After these packed three days of meeting in Kenya, we had a free half-day on Sunday morning, enabling us to visit the Nairobi National Park where we met hundreds of beautiful zebras, hundreds of magnificent giraffes, a rhinoceros, and few other interesting animals.
Quite a nice break before moving to five more days in Uganda. However, after the park visit, the last few hours in Kenya were stressful. The good job of Kenya Airways made us part of the overbooked people! We had to fight one by one for our three seats to get a boarding pass! Tim and I got ours quite rapidly… but Rosemary was out for a long time! Hopefully, everything eventually went well, and we all boarded the plane!
The arrival in Uganda was quite different compared to the leaving of Kenya. We received the royal treatment. Not only the Minister of Trade and Tourism came to the airport to welcome us, but he offered Tim his personal car (including the drive but also the body guard and the police escort!!) plus a car for Rosemary and me, and a very nice protocol officer, Lydia, for our visit. We ended up leaving the airport in a convoy of 5 cars, with the police opening the road. Impressive!!
The visit in Uganda has three parts: the first 2 days, Monday and Tuesday in Kampala (for those who missed their geography lessons, this is the capital of Uganda) where we met government representatives including the prime minister, the minister of Trade and Tourism, and the president ICT advisor. We had also a press conference, a live radio interview, attended the Uganda Linux User Group meeting, met UNICEF Innovation Team in Uganda, and participated in an event at Makerere University gathering teachers and students from all over the country to hear and interact with Tim.
The second part of the meeting was in Bushenyi, at a 7 hours drive from Kampala, where we met Grameen Foundation team working in the field on their projects.
The third and last part was dedicated to visit CTPH (Conservation Through Public Health), particularly their telecenter in Queen Elizabeth National Park, and their facilities in Bwindi Impenetrable National Park. We had also the great opportunity to meet with John Silco, running a very interesting e-government project in the Kasese district. Like in Kenya, lots of interesting stories, some funny ones too!
I will summarize the meeting in the next post, but focus here on the funny stories!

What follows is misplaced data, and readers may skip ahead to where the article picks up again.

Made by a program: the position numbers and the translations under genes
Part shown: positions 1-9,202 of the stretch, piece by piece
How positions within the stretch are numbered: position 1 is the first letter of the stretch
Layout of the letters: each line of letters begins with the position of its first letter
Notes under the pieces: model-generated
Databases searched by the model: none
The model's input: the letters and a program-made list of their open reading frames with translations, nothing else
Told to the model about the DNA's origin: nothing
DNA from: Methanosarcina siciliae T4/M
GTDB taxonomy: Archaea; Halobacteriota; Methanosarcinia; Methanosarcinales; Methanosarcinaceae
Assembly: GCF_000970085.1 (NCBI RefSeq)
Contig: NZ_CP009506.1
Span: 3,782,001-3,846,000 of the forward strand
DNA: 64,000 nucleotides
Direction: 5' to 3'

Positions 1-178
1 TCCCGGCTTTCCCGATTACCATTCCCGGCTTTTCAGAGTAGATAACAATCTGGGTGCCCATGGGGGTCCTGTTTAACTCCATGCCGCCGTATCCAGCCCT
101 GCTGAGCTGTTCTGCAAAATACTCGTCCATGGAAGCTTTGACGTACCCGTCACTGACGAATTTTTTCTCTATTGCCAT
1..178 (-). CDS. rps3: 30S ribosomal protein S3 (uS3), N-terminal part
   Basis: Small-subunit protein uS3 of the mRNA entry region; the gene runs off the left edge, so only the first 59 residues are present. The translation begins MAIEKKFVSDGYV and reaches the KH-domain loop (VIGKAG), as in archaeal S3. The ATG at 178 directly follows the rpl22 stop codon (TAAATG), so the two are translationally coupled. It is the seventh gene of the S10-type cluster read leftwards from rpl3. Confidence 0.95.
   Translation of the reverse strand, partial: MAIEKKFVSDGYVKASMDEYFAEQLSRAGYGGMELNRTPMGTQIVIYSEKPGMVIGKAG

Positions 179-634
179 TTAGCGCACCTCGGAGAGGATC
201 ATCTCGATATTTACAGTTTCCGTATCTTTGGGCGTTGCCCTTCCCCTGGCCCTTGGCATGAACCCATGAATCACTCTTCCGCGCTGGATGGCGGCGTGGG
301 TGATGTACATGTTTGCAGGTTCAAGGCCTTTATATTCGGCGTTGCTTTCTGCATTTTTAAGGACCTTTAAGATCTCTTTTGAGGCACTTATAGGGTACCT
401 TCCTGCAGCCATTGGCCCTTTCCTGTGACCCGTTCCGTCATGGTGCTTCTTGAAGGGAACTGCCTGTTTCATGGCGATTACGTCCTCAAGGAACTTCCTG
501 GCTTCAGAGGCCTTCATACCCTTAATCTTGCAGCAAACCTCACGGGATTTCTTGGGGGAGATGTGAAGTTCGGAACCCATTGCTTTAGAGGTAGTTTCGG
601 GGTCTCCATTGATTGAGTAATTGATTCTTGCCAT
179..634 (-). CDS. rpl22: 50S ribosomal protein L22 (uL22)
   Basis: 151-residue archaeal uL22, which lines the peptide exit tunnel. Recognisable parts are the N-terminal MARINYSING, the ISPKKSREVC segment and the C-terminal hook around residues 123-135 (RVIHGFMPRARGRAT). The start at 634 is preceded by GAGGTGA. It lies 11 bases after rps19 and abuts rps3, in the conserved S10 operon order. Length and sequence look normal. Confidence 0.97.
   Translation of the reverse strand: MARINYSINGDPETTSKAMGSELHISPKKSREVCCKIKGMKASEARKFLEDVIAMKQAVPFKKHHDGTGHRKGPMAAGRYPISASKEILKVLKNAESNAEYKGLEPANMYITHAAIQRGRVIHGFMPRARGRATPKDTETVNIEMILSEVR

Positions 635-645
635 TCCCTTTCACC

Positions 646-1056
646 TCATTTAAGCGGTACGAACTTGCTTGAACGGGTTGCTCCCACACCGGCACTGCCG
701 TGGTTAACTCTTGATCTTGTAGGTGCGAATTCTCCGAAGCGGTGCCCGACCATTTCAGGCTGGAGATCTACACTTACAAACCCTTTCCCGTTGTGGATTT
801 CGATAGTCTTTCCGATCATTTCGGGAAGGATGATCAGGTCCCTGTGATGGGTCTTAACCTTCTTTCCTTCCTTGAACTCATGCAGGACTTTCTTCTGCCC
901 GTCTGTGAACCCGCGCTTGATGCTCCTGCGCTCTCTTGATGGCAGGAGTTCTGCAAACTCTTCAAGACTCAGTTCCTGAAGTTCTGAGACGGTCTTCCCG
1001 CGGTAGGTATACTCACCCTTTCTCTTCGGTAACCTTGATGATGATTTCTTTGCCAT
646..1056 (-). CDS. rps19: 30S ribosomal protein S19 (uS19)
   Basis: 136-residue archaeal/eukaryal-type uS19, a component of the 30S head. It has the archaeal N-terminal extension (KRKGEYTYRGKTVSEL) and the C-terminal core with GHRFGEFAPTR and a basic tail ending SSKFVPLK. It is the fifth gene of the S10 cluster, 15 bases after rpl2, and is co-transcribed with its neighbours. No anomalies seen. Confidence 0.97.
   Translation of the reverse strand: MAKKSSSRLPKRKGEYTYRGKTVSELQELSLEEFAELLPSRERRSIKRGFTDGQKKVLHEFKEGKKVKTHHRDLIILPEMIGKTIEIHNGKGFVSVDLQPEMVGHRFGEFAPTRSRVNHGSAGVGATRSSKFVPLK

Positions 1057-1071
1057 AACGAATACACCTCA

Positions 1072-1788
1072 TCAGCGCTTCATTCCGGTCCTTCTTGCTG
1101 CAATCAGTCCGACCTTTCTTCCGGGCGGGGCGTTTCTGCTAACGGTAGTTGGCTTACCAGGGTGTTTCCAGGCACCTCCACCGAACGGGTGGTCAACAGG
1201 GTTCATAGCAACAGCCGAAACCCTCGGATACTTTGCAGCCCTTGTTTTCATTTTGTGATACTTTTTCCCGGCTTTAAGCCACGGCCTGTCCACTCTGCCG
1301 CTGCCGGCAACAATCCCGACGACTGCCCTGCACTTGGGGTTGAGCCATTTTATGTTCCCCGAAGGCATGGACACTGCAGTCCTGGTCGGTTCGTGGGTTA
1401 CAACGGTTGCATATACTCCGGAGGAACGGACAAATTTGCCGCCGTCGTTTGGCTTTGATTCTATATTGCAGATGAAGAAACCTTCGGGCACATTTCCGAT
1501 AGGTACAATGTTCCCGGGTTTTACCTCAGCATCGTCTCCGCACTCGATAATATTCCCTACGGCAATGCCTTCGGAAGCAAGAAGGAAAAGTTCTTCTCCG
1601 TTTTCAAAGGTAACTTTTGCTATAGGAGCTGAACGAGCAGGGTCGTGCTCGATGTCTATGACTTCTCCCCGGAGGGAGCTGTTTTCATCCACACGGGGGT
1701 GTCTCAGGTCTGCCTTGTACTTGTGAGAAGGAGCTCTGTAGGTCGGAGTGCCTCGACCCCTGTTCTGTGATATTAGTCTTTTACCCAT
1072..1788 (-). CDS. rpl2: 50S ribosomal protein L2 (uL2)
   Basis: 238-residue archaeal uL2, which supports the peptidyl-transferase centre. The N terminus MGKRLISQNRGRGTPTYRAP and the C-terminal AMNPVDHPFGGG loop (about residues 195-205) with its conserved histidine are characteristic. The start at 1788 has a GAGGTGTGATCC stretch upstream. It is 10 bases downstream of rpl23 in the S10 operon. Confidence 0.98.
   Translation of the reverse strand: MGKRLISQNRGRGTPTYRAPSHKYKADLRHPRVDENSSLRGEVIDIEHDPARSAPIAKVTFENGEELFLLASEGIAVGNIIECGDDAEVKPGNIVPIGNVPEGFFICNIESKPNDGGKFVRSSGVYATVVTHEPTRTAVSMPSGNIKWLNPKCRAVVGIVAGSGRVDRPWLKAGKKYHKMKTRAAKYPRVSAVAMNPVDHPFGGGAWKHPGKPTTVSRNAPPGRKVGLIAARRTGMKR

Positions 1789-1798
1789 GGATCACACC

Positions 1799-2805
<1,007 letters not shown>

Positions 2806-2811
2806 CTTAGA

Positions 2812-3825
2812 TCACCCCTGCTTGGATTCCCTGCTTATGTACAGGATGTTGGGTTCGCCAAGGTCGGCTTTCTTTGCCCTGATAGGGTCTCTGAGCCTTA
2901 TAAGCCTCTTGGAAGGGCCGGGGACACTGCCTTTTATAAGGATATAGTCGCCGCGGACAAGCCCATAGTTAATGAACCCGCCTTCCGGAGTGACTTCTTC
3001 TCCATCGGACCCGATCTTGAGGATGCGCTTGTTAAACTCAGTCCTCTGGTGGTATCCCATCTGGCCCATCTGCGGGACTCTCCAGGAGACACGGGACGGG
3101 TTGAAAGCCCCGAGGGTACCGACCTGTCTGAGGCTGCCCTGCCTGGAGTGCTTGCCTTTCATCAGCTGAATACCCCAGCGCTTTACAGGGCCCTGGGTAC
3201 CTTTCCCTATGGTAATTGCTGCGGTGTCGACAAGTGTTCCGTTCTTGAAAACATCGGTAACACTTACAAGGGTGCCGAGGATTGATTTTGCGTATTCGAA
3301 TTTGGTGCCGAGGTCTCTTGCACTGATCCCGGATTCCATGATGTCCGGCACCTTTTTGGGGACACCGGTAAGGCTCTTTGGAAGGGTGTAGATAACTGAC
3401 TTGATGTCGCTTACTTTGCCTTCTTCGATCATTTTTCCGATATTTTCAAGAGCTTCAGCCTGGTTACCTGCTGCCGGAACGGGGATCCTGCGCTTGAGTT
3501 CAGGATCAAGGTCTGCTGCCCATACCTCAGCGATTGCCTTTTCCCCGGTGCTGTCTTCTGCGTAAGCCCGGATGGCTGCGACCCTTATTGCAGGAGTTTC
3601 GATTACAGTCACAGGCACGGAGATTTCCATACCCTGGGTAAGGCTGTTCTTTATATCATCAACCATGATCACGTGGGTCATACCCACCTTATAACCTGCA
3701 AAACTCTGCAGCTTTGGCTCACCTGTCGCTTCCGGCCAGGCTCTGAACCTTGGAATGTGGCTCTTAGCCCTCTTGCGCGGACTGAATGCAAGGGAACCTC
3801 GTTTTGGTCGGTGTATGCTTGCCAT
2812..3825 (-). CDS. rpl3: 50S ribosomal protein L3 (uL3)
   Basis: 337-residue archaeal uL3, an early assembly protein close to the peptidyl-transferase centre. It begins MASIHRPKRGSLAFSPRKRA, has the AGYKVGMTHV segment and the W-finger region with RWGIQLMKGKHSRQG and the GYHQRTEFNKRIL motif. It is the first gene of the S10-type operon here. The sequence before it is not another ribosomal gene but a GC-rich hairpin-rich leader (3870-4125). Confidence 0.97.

Among the most popular questions Tim almost always receives, one is about the difference between Internet and the Web. One very funny form of this question came during the Linux User Group meeting: “Sir, I’m a bit surprised. I thought the Web has been invented by the US army. When I read that the Inventor of the Web will come to the meeting, I was expecting a 5 stars US general, in his normal dressing. You are here today in a suit, why that? You don’t look like a general.” Another comment, during another meeting: “Sir, this is an honor to meet you. I never thought i would have a chance to meet the inventor of the Web, mostly because I never thought he was still alive”.
The last one, when we met the Prime Minister of Uganda. He recognized the importance of the Web and ICT for the future of Uganda, but honestly admitted that for his personal case, even if the Minister of ICT taught him few times, he cannot got used to use it. At the end of this meeting, he gave us his card which had an email address and a website… and the Prime Minister discovered it!
Finally, as I mentioned in in my post about our visit in Kenya, we had the feeling that everybody is waiting for the new sea cables and fiber optic to come and realize its promise. For me, despite the fact that we had lots of information and presentation about this fiber optic, it was not really real. It becomes reality when we effectively met it! Indeed, we drove probably more than 14 hours from Kampala till Bwindi, and during most of the time, we saw people digging on the side of the road.
Eventually in Queen National Elizabeth National Park, we saw people putting the fiber in the hole!! So this fiber is real, and it is deploying VERY quickly. The team was quite impressive: Some people walking with the fiber, one guy to drive the team, and a Chinese guy monitoring the whole operation.
So for all we can’t believe it, we did encounter the fiber, and I’m sure it will be alive before our next visit!
btw, we didn’t have a chance to buy/read the different newspapers that covered Tim’s visit, particularly the papers written by those who attended the press conference. If you have such articles available, we will be grateful to get a e-copy or a link ! Same for the interview Tim gave to Sanyu FM and NTV.